"In applying ultra to a person or a belief, beware of a pejorative suggestion of excess. Ultraconservative, for example, can seem to mean too conservative. And a faction described as ultra-Orthodox may consider itself merely Orthodox.
NPR's Middle East guidelines themselves provide down to earth examples that, while dated, remain relevant for all NPR coverage to follow:
Use of political labels. We also need to take care in applying political labels to players in the Mideast, (just as we should take care in doing so in US politics). What is the difference we are trying to suggest when we label someone an "extremist" as opposed to a "hardliner" or a "right winger" or a "conservative"? Certainly, in the constellation of politics, "extremist" is a pejorative compared to the other three and if we use it, we should have good reason.
Why do we label some politicians and not others? In the Middle East we have tended to refer to Ariel Sharon as a 'hardliner," which he certainly is. But we never seem to use the same terminology for Yasser Arafat and other Arab leaders. The reason seems to be that Sharon IS a hardliner in terms of Israel's democratic politics. Because Arafat's rule is autocratic rather than democratic that sort of labeling doesn't fit. The solution seems to be not to use such political labels at all. Or if we need to qualify someone because of the political positions then take we should explain those positions.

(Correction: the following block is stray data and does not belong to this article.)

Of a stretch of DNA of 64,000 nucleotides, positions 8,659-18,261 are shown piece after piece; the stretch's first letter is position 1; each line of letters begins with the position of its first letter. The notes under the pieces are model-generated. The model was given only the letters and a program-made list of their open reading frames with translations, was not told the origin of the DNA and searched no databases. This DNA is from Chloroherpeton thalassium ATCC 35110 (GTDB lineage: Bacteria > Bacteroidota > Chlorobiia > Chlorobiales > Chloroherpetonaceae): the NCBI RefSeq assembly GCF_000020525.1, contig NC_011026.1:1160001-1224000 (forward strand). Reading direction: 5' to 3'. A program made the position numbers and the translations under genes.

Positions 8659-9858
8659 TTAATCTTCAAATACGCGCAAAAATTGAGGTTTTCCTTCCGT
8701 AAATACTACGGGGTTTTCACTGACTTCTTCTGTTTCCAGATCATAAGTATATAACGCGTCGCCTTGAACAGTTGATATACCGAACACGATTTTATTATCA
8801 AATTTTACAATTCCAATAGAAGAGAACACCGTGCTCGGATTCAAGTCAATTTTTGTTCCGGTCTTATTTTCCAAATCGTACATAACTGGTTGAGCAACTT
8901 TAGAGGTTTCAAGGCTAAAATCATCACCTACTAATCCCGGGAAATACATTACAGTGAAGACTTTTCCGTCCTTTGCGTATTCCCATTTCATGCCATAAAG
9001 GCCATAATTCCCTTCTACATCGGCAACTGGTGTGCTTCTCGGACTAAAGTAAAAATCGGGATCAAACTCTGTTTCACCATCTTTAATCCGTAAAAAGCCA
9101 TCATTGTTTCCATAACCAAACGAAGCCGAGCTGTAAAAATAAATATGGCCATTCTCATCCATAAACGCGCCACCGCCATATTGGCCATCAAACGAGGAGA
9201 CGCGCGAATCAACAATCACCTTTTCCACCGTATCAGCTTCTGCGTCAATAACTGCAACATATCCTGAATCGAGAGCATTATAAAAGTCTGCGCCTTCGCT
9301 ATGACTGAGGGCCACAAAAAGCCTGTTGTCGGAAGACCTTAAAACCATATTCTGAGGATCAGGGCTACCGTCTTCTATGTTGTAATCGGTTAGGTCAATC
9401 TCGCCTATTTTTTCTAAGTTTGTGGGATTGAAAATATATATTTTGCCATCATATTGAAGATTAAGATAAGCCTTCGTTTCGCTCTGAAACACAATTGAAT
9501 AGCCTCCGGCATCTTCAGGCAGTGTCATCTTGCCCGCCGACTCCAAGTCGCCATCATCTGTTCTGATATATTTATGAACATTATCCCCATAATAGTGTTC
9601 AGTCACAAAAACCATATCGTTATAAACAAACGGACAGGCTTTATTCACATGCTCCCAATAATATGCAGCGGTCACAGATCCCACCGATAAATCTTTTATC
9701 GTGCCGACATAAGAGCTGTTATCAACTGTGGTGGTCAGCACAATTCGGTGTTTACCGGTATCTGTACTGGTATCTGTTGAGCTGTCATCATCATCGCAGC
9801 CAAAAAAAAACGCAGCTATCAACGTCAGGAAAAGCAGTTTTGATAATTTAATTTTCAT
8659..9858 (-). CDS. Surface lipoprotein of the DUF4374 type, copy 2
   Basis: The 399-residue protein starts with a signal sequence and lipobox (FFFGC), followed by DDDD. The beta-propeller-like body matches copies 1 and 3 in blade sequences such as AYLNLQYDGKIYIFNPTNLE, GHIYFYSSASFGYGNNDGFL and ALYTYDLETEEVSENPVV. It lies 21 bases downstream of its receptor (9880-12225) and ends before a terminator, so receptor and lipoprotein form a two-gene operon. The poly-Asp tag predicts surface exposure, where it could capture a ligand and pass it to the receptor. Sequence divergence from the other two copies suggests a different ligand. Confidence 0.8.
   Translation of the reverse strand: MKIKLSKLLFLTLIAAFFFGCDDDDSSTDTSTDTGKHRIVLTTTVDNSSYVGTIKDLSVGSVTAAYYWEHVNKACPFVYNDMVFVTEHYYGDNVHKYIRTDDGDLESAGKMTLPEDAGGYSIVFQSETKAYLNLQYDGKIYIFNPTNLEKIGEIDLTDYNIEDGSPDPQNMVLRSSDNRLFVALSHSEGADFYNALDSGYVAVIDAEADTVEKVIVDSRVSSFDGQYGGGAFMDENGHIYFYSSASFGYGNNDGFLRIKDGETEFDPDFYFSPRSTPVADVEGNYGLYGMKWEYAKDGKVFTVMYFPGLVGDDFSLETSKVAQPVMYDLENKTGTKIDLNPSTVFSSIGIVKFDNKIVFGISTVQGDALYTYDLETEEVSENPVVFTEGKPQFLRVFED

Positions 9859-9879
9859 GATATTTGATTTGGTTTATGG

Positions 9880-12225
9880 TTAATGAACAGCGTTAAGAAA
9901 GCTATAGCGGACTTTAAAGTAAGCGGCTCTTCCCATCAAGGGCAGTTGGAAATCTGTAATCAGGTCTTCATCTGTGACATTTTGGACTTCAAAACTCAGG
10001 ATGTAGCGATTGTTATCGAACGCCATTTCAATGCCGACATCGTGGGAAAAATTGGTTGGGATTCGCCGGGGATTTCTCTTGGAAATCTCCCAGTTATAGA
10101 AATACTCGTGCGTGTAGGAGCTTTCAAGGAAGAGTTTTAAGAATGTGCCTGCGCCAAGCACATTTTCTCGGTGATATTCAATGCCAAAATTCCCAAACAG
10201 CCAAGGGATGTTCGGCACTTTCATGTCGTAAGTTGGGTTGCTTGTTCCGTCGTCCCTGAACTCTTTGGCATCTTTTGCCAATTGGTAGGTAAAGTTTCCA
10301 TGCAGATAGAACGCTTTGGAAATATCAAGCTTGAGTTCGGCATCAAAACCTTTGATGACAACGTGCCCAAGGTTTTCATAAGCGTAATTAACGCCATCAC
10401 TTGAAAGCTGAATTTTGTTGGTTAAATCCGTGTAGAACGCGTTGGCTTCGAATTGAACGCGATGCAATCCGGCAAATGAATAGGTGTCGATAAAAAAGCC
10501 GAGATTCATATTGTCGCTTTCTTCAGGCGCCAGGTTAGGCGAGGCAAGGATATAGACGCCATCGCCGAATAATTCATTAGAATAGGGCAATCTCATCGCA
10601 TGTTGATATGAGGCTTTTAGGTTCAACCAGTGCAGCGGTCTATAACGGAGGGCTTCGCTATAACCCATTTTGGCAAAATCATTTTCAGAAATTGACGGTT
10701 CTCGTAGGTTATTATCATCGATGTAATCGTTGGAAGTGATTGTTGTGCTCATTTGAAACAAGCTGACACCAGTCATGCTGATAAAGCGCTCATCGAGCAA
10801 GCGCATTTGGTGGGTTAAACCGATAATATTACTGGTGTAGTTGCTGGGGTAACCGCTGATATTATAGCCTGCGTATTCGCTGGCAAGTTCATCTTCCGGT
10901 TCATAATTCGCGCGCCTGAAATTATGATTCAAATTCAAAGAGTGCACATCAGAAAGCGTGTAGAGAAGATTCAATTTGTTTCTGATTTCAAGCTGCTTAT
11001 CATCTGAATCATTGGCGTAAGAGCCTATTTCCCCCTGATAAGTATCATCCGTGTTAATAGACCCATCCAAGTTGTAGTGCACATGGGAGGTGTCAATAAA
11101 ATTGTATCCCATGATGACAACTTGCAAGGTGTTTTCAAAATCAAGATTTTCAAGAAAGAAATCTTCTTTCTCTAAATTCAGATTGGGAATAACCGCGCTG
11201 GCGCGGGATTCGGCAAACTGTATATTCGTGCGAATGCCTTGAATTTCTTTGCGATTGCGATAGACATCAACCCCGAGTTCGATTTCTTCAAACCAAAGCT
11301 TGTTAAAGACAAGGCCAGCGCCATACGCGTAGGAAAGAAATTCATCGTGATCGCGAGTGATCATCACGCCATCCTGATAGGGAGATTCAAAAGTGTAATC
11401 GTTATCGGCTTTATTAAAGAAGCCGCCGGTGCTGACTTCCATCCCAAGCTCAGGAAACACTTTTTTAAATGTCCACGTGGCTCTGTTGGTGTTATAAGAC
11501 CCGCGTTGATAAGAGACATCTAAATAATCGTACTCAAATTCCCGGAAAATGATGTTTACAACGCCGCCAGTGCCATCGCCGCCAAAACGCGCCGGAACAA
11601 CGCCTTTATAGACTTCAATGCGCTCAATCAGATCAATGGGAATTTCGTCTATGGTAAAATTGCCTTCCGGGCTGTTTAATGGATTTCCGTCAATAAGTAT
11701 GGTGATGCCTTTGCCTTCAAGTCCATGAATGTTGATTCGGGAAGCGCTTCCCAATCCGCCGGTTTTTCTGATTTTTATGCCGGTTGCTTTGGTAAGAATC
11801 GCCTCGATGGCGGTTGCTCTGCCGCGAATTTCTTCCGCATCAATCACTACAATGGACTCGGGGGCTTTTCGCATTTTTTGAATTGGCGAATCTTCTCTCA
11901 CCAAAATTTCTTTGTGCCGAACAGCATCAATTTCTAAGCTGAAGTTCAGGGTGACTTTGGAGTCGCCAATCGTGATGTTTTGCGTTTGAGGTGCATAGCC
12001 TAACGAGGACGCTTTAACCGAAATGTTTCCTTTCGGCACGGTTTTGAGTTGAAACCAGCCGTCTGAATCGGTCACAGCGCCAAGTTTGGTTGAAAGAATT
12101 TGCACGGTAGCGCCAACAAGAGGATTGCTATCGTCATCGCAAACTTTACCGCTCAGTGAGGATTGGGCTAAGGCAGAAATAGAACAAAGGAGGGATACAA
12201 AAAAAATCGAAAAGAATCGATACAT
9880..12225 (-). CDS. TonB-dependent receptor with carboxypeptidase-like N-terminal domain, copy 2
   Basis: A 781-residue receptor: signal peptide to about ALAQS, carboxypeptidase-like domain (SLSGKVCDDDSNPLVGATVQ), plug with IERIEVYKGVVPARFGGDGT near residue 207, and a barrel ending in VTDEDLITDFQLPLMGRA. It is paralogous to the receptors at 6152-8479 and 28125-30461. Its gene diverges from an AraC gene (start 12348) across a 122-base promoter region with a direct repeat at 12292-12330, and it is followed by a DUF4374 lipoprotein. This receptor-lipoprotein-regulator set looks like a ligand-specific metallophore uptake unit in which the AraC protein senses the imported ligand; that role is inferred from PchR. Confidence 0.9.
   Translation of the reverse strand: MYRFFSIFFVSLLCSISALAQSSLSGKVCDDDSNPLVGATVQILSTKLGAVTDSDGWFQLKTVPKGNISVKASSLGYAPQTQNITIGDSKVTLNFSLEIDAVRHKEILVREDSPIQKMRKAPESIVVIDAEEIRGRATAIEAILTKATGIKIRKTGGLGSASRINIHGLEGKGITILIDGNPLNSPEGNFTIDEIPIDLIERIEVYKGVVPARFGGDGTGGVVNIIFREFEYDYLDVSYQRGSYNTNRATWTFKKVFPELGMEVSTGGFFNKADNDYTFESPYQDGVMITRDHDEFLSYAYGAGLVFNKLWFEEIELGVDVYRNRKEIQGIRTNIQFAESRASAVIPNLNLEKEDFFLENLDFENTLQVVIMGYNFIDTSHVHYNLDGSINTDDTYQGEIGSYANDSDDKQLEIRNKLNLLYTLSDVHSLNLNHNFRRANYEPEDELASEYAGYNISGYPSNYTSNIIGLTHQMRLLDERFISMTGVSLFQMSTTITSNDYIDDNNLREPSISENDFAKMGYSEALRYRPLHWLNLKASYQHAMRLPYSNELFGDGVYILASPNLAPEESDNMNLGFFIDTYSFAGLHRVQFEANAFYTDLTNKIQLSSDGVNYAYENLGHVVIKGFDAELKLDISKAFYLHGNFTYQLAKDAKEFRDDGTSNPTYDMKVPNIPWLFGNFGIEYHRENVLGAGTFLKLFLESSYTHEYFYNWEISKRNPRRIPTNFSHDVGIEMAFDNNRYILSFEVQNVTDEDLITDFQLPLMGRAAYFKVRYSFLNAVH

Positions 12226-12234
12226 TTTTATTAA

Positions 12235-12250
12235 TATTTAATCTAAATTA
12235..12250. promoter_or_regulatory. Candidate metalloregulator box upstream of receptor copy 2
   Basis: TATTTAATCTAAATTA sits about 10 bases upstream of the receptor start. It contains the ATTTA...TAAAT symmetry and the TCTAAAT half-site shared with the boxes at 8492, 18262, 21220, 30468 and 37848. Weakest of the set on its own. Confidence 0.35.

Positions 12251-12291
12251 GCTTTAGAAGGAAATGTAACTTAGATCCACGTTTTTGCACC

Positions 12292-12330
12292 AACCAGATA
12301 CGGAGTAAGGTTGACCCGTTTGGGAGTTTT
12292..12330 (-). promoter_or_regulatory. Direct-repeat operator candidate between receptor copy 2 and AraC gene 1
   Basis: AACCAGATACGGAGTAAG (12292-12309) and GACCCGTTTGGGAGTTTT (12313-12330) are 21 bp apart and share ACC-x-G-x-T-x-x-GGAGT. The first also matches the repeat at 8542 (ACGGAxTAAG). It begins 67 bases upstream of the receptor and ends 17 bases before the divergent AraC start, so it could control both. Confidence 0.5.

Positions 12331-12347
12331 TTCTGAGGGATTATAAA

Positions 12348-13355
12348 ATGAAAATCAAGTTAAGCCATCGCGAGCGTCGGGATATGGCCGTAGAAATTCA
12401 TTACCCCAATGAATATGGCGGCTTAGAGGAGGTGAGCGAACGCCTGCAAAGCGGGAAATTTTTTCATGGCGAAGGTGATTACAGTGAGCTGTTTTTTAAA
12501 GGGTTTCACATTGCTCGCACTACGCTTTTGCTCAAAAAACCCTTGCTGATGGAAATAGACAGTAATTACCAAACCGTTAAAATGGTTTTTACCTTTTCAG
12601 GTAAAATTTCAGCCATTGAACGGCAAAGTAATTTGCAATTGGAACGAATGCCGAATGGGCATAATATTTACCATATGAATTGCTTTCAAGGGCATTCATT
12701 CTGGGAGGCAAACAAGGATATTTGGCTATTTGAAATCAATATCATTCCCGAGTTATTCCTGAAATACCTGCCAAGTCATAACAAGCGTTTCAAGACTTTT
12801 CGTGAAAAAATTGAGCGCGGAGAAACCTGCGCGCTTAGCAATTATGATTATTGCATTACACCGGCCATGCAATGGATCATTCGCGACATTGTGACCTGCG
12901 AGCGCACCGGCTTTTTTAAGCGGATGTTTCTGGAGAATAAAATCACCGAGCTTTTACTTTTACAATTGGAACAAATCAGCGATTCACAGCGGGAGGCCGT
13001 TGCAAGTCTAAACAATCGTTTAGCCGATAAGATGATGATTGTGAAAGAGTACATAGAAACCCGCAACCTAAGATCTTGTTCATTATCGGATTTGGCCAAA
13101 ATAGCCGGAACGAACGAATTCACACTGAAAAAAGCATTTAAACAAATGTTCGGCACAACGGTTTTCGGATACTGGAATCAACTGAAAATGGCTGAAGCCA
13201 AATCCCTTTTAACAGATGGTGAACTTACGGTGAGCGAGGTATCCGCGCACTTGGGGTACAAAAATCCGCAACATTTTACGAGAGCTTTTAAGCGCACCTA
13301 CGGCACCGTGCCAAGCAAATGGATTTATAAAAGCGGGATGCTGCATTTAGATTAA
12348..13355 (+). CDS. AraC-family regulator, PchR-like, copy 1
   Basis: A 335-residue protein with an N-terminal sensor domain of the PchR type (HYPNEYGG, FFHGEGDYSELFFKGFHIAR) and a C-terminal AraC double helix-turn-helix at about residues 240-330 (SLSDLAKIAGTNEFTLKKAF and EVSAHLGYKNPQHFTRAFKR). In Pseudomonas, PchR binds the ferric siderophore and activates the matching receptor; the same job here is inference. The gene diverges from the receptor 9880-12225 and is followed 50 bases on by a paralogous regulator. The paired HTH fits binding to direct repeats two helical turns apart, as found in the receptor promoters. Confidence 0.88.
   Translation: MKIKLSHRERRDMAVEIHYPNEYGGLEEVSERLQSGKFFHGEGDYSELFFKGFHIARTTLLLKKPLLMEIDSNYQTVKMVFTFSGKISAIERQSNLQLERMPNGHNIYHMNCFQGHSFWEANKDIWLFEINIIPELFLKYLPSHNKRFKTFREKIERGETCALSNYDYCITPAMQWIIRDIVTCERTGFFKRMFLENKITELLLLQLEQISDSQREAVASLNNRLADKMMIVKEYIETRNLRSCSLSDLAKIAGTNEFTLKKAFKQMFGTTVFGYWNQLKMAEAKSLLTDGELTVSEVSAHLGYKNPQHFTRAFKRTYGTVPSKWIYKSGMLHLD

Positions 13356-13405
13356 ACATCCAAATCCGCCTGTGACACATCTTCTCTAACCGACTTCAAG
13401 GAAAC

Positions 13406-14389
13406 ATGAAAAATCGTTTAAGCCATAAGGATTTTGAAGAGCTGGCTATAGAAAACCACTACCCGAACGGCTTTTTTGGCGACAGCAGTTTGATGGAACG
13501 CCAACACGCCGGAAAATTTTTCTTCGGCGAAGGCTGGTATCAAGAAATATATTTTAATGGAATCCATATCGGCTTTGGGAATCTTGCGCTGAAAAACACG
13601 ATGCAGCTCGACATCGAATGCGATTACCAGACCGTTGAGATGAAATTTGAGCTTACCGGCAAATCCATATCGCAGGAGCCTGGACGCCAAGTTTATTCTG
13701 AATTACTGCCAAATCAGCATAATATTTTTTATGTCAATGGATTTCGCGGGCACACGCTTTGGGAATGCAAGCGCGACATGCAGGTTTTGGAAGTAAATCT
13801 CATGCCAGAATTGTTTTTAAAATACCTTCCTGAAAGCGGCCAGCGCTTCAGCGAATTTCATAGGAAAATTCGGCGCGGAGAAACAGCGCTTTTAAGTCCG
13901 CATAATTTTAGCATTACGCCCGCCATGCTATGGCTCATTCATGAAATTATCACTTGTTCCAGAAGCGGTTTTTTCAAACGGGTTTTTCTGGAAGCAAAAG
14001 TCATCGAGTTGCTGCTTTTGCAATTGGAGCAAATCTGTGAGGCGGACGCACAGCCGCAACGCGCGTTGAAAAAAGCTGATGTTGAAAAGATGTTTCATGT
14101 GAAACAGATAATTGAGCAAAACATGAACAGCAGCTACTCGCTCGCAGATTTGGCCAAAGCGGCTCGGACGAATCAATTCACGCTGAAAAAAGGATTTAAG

· Israel's Prime Minister Ariel Sharon, who has taken a hard-line position against peace negotiations, said today ....
· Palestinian leader Yasser Arafat, who has ruled the West Bank and Gaza with an iron hand, etc...
Beyond upholding its standards for accuracy, there is urgency to NPR maintaining a non-judgmental tone in its political labeling. U.S. politics are becoming more polarized, and the right-left labels are increasingly used as negative characterizations of the other side. Even worse is the casual smearing of politicians by pinning ideologies on them that have no basis in fact, such as "socialist" or "fascist."
Talk radio, the internet and cable television news are returning the United States to its early 19th century roots of stridently partisan, highly opinionated news media. Some find that cause for celebration; I find it cause for alarm. Because of technology, the spread, speed and power of media is far greater now than anyone in the 19th century could have imagined.
In tendentious political labeling, the news media — and the nation — may be playing with fire.
Lori Grisham and Andrew Maddocks contributed to this report.